When Jesus prayed the Lord’s Prayer that many of us have memorized, He used terms like “our Father,” “we,” and “us.” He prayed a corporate prayer.
I’m going to share a particular part of a sermon with you and how the sermon developed. It was during a time of transition in our church, and it seems like the Lord prepared me for it in advance. So I thought it would be interesting to share.
i. Prayerful preparation before transition
A week and a half ago, Pastor asked me to preach. I didn’t know anything else. I started preparing, hoping to get everything done early so I could enjoy some turkey and hangout (this was originally preached after Thanksgiving weekend).
God began dealing with me along these lines that I’ll be sharing with you. It was one of those situations when I didn’t know why. I spent quite a bit of time in prayer over this, wrestling with God, and asking “Why am I going to be ministering along these lines?” I didn’t quite get an answer, but I felt His peace.
Corporate Prayer During Transition
There were two specific occasions. A week ago Friday when I just crawled into one of these rooms and just prayed for awhile. I didn’t know everything that was going on.
Then I was led to prayer again on Wednesday morning. Pastor McIntire can attest that I show up to the office at 9 o’clock and it takes a good cup of coffee and an hour to wake up still, even after that. I’m just not normally a morning person, but God woke me up just like it was the middle of the day. At 5:30 in the the morning on that Wednesday, God again called me to prayer about these things.
I didn’t know everything. Nothing was really in focus, but I felt like God had laid out a word for you. I want to say I’m honored and I’m humbled to be the person to speak. We may not understand everything, but I know that God may help us focus through what we’ll share.
ii. Corporate prayer during transition
On Sunday night, November 2nd I preached on Prayer: Walking with God. I gleaned from the story of Enoch and how he walks with God daily. Since that time, I felt very strongly that was to be my topic in every situation. That week alone, I preached on Sunday night on prayer. I preached on Wednesday morning at Prunedale Christian Academy on prayer, and again that night to the youth group.
We’ve been taking the youth group through some studies on prayer. Two weeks ago, we dealt with the Lord’s Prayer. One of the things I pointed out to the youth group was that when Jesus prays the Lord’s Prayer (which many of us have memorized) He uses terms like “our Father,” “we,” and “us.” He prays a corporate prayer.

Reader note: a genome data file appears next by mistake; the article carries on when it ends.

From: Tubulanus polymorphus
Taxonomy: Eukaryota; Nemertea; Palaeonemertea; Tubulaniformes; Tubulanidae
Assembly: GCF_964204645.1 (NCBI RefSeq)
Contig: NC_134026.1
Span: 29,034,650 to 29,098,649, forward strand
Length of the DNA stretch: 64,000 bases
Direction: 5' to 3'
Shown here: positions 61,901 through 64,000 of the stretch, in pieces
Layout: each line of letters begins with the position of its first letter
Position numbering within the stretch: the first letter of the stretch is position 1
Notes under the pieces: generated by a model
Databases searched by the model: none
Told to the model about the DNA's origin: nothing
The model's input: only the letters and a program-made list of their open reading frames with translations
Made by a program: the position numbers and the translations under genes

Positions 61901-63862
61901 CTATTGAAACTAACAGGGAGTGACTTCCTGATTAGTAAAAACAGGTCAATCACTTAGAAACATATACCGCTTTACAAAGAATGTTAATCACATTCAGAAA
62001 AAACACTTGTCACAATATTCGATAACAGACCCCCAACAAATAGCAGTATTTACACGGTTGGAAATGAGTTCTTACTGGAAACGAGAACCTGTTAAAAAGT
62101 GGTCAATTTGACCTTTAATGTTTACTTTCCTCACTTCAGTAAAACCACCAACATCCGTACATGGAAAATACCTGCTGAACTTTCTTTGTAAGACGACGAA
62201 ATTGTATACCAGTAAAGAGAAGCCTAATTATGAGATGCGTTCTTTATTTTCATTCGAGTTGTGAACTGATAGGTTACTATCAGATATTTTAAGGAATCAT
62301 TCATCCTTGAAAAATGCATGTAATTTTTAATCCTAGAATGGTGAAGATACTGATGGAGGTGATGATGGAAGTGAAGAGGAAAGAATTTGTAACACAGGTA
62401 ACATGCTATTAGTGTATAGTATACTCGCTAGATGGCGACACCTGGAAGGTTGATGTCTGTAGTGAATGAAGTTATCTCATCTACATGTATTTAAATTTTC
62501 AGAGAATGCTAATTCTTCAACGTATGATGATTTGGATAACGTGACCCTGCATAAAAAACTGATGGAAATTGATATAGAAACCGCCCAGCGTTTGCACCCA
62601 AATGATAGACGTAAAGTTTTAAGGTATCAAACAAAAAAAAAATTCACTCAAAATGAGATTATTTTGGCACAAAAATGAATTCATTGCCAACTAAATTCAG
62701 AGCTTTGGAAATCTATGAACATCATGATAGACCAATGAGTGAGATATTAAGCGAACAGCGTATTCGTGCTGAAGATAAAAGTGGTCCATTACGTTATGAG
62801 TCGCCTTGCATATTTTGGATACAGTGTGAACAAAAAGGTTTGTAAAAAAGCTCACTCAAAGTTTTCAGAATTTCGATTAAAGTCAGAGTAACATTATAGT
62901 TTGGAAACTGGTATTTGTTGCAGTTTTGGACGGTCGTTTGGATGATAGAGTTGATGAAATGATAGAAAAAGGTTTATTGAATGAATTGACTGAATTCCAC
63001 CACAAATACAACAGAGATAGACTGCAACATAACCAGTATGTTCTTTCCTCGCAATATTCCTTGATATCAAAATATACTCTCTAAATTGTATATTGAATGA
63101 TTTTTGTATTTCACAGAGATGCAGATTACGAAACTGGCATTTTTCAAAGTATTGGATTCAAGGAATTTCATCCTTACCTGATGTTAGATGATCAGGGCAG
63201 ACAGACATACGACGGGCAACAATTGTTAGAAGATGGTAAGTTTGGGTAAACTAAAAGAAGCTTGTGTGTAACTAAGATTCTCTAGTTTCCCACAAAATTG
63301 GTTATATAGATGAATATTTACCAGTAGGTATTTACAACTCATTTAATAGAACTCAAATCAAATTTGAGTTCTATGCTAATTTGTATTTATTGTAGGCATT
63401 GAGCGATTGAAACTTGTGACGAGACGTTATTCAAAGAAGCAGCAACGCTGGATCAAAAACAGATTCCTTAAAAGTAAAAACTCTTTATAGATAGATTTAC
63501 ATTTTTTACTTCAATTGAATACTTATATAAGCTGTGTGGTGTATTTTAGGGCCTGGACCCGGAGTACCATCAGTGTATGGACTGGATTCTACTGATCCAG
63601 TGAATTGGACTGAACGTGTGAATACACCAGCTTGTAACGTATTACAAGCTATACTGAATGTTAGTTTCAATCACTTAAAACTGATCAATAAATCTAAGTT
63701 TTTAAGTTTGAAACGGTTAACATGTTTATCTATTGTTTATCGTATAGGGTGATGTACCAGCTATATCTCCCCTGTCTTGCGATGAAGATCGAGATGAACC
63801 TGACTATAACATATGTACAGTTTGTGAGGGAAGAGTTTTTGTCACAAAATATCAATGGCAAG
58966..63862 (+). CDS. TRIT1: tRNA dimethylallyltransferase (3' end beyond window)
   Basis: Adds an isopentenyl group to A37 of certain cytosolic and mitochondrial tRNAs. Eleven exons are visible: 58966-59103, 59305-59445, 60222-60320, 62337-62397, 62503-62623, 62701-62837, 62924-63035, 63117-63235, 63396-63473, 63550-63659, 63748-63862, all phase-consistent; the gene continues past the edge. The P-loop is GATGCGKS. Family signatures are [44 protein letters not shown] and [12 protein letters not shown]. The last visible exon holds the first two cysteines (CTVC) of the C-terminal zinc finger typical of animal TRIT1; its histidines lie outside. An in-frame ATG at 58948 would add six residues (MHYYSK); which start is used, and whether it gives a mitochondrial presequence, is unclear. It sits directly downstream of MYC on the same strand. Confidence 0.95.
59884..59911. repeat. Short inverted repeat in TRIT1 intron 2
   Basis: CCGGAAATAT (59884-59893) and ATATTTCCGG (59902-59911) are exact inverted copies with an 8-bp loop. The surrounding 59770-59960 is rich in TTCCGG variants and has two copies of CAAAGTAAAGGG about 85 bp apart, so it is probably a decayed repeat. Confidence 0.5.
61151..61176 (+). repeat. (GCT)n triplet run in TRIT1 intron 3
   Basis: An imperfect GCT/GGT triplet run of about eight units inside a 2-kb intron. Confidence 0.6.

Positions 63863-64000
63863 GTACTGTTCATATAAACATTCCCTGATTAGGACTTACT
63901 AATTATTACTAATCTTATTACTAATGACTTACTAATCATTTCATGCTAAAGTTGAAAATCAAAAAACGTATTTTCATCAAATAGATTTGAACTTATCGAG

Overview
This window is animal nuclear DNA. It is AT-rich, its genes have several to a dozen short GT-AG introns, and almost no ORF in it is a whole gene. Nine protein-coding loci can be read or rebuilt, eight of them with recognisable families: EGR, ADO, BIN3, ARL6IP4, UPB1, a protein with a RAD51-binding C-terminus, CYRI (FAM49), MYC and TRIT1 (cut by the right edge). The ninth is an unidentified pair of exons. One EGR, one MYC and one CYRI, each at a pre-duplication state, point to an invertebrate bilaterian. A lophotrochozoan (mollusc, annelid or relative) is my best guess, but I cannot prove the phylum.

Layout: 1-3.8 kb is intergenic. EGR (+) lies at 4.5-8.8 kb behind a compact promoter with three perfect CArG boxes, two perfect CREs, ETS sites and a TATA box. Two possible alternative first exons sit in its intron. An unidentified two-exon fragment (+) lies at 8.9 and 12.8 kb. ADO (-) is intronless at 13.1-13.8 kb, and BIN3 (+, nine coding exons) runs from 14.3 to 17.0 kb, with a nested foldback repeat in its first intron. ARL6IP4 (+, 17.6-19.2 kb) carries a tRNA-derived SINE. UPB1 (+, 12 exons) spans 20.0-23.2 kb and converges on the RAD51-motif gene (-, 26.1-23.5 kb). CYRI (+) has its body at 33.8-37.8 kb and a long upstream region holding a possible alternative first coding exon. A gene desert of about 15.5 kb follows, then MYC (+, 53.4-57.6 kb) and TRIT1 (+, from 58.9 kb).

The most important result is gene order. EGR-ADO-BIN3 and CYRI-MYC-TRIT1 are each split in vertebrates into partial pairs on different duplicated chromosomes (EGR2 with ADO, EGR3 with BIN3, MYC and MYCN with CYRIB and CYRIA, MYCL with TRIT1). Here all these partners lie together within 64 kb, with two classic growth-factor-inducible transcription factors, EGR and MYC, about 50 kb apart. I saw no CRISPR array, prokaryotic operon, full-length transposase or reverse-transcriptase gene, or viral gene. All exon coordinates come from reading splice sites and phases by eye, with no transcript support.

Dietrich Bonhoeffer, a German Evangelical Theologian last century, reflects on the Lord’s Prayer and how there’s power in praying together. He says that Jesus is teaching the Disciples. “The disciples call upon the heavenly Father as a corporate body, they call upon a Father who already knows his children’s needs. The call of Jesus binds them into a brotherhood.”
There is a bond of fellowship that starts to happen when we begin to pray together, when we’re walking together with God.
Acts 1 is a familiar passage, with a couple verses that may not receive as much attention as other verses in this chapter or the next. These verses are in reference to the Disciples after Jesus had departed.
And when they were come in, they went up into an upper room, where abode both Peter, and James, and John, and Andrew, Philip, and Thomas, Bartholomew, and Matthew, James the son of Alphaeus, and Simon Zelotes, and Judas the brother of James.
These all continued with one accord in prayer and supplication, with the women, and Mary the mother of Jesus, and with his brethren. Acts 1.13-14, KJV
Heavenly Father, as we come before You, we ask You to direct our thoughts. Draw us into a focus. Lord, through Your Word bring healing and direction for the days ahead. Jesus be with us in these moments. We pray that Your Word will be spoken and your anointing would be present, both on me to speak, and on our hearts to receive, in Jesus’ precious name. Amen
iii. Corporate prayer preceding grand-scale transformation
We can look throughout the New Testament Scriptures and find examples of corporate prayer. What I mean by that is joining together in prayer as a church body, as part of the Kingdom of God. The book of Acts is full of story after story of the Church praying together, and God answering mightily.
When we look at Acts 1, it shows us how the Disciples pray before Pentecost.
What if we discovered how to pray together to invite the Holy Spirit to have His way?
What if we were able to pray together to invite the Holy Spirit to transform our church and our city?
That’s exactly what the Disciples are doing.
notes: As previously published, Rev. Jared V. Ingle, “Prayer: Walking Together With God,” Echoes From Calvary Church, Salinas, CA.
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For another post on this topic see: On Praying Together